The International Yoga Day which we co-organized through Global Soul on 21 June gathered over 1000 global Yogis! Inspired by the #blacklivesmatter we raised over $1400 for the Loveland Foundation in support of Black women and girls access to healing practices. We are super excited to share this blog by Sarah Hessey, one of the participants, who enjoyed a number of classes offered on that day and shared with us how these teachings impacted her. You can still access the unique collection of Yoga classes, learn from the world's best teachers and stand in solidarity with BIPOC communities.
As the sun reached peak intensity in the Northern Hemisphere on 21 June, 2020, we celebrated the power of Yoga to unite and inspire positive change with a day dedicated to the practice and teachings. We gathered from all corners of the world in virtual space to honor this ancient wisdom and connect through the teachings.
The day was filled with powerful meditations, uplifting Vinyasa, strong Ashtanga, poetic Yoga with soul hugging live music, beautiful chanting, Yin with the healing sound of cello, grounding pranayama, eye opening philosophy and a simply delicious Yoga Nidra.
Each class touched on the message of equality, justice, anti-racism, and the need for positive change in the world. The day was full of insight, wisdom and powerful moments.
How do we create lasting change?
I believe that for lasting change to happen it has to be chosen over and over again, it has to be practiced. The beauty of Yoga is that it is exactly that: a practice.
All it asks of us is to show up, exactly as we are, even if it’s messy or uncomfortable. It’s a practice that cultivates compassion, that cultivates moment to moment awareness. We learn, we unlearn, we grow and through increased awareness of our thoughts and choices and the impact that they will have, we make more informed decisions. It’s a conscious practice to remember to choose actions that serve the lasting change that we wish to see. In many ways this is what the yogic teachings and practices allow us to do.
Selena Isles and Ava Taylor asked some important, hard questions about privilege and discomfort, relating especially to the tragic death of George Floyd, inviting the participants to hold space for both rage and love.
What does it mean to freely take a breath without hesitation? Without any type of inner thought as to: I’m entitled to take the next breath.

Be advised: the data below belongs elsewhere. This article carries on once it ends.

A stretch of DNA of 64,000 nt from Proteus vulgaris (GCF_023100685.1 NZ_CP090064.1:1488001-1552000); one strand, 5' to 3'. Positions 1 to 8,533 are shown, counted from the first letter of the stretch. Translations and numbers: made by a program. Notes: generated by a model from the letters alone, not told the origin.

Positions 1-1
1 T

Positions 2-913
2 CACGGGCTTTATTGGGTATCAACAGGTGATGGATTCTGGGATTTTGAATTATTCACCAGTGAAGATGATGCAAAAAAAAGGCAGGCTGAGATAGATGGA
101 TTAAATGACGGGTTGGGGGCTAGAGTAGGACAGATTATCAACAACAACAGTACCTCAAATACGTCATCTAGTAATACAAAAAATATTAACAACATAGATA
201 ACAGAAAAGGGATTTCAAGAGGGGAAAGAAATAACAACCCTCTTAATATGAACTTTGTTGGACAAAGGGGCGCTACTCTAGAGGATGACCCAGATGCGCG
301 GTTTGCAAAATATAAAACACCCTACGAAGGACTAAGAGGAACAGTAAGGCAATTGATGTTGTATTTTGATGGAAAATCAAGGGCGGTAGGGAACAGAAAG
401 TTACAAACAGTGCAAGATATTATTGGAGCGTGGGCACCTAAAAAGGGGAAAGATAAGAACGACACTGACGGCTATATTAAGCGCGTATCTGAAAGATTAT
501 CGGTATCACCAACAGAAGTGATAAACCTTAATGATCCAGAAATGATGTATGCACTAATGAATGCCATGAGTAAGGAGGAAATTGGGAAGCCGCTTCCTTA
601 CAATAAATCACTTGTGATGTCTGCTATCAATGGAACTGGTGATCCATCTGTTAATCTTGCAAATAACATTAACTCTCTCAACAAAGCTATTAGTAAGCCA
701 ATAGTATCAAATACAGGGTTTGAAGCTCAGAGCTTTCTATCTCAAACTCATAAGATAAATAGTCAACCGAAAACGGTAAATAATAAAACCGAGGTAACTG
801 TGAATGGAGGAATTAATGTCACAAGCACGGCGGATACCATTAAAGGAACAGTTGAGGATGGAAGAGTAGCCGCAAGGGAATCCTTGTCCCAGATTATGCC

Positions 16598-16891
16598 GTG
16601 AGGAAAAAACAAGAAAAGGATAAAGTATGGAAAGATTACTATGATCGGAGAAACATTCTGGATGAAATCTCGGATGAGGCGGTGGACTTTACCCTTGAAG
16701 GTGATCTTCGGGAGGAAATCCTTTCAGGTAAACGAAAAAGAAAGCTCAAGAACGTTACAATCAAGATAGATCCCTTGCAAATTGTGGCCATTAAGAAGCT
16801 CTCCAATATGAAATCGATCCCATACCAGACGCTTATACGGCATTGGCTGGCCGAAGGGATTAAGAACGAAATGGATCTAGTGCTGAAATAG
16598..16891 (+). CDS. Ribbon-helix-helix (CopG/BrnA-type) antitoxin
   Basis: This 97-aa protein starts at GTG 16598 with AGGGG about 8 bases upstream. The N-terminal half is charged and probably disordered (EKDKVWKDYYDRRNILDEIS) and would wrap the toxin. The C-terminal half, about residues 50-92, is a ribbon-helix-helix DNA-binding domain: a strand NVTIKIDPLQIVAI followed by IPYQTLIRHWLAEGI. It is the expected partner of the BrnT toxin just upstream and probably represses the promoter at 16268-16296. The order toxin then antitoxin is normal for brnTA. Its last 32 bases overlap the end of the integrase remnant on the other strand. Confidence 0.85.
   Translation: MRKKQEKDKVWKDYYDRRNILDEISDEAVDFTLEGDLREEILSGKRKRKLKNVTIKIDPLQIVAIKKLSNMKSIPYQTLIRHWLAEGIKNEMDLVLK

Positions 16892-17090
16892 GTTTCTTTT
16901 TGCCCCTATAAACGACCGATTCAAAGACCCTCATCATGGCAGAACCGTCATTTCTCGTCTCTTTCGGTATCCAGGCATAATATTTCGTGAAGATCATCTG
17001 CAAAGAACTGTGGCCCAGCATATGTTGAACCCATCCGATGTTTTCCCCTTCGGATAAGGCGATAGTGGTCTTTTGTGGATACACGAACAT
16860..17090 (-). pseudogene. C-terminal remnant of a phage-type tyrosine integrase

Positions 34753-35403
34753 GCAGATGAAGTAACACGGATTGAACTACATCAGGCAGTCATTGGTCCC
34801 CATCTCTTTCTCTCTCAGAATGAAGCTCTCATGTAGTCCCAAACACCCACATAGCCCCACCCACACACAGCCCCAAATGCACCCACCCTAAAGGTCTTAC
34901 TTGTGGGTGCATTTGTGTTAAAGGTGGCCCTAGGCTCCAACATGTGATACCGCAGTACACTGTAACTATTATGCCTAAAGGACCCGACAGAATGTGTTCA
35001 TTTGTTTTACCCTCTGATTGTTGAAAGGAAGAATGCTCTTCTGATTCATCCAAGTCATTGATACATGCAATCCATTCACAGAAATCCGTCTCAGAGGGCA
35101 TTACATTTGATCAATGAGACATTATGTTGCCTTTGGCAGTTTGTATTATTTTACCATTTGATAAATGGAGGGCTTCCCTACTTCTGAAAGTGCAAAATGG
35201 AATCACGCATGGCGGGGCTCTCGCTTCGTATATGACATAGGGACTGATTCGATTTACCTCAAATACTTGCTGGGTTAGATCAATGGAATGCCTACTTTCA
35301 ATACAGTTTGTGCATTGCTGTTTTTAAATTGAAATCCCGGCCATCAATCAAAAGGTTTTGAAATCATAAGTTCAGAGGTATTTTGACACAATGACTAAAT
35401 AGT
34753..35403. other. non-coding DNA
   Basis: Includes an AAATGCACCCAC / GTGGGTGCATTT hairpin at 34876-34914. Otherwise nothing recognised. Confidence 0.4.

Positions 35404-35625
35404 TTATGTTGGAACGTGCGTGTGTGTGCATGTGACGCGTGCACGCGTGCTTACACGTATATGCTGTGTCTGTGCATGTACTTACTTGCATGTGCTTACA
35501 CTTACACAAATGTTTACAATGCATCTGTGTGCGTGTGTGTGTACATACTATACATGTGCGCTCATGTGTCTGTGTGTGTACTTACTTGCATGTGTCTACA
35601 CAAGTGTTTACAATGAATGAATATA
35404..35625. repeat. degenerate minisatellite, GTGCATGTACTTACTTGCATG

The next breath is coming but what if it doesn’t?
What would that feel like to you in your body?
What if you knew that in 8 minutes and 46 seconds you would take your last breath. What would that feel like?”
Selena Isles then lead us through a meditation, lying face down on the floor for 8 minutes 46 seconds. In the 8 minutes and 46 seconds she asked us to be present with discomfort, to try to imagine what it will be like to know that your next few breaths will be your last few breaths.
For 8 minutes and 46 seconds she guided us through thinking of our loved ones and counting down to the last breath.
8 minutes and 46 seconds.
After the 8 minutes and 46 seconds we came out of the meditation as she said the words:
“This was your death.”
It’s hard to put into words what this opened up in me. It was heavy. It was intense. It was powerful. The message came through loud and clear: I I cannot ignore this suffering.
The meditation weaved what had previously only been an observation of an unjust situation, an observation of suffering and injustice into more of an experiential embodiment.. “What if you knew that in 8 minutes and 46 seconds you would take your last breath. What would that feel like to you in your body?” This tiny taste of what it felt like in the body somehow made it all more tangible and real, which lead to an undeniable incredibly loud calling to not ignore this suffering. To sit with the discomfort and hold all that experienced and unexperienced suffering. To sit with the rage and pain. To sit with the love and joy. There is space for both, we can hold both at the same time, we can learn from both and using both we can actively work to end suffering and build more joy, love and compassion. Both love and rage are a part of conscious change.
In Selena’s words: “If you can sit with and navigate: I am really uncomfortable with this, I know this is fundamentally wrong. I am going to do something or be something to change it. This is where the anti-racism works starts.”
Mathieu Boldron’s class guided us through a lovely flow, opening up the heart-space, the side-body and all the spaces and muscles that allow us to breathe. This class re-emphasized the importance of connecting the heart with the mind, so that we can start to see with and live from our hearts. If I can see with my heart, what I see isn’t filtered through the unconscious biases of my mind.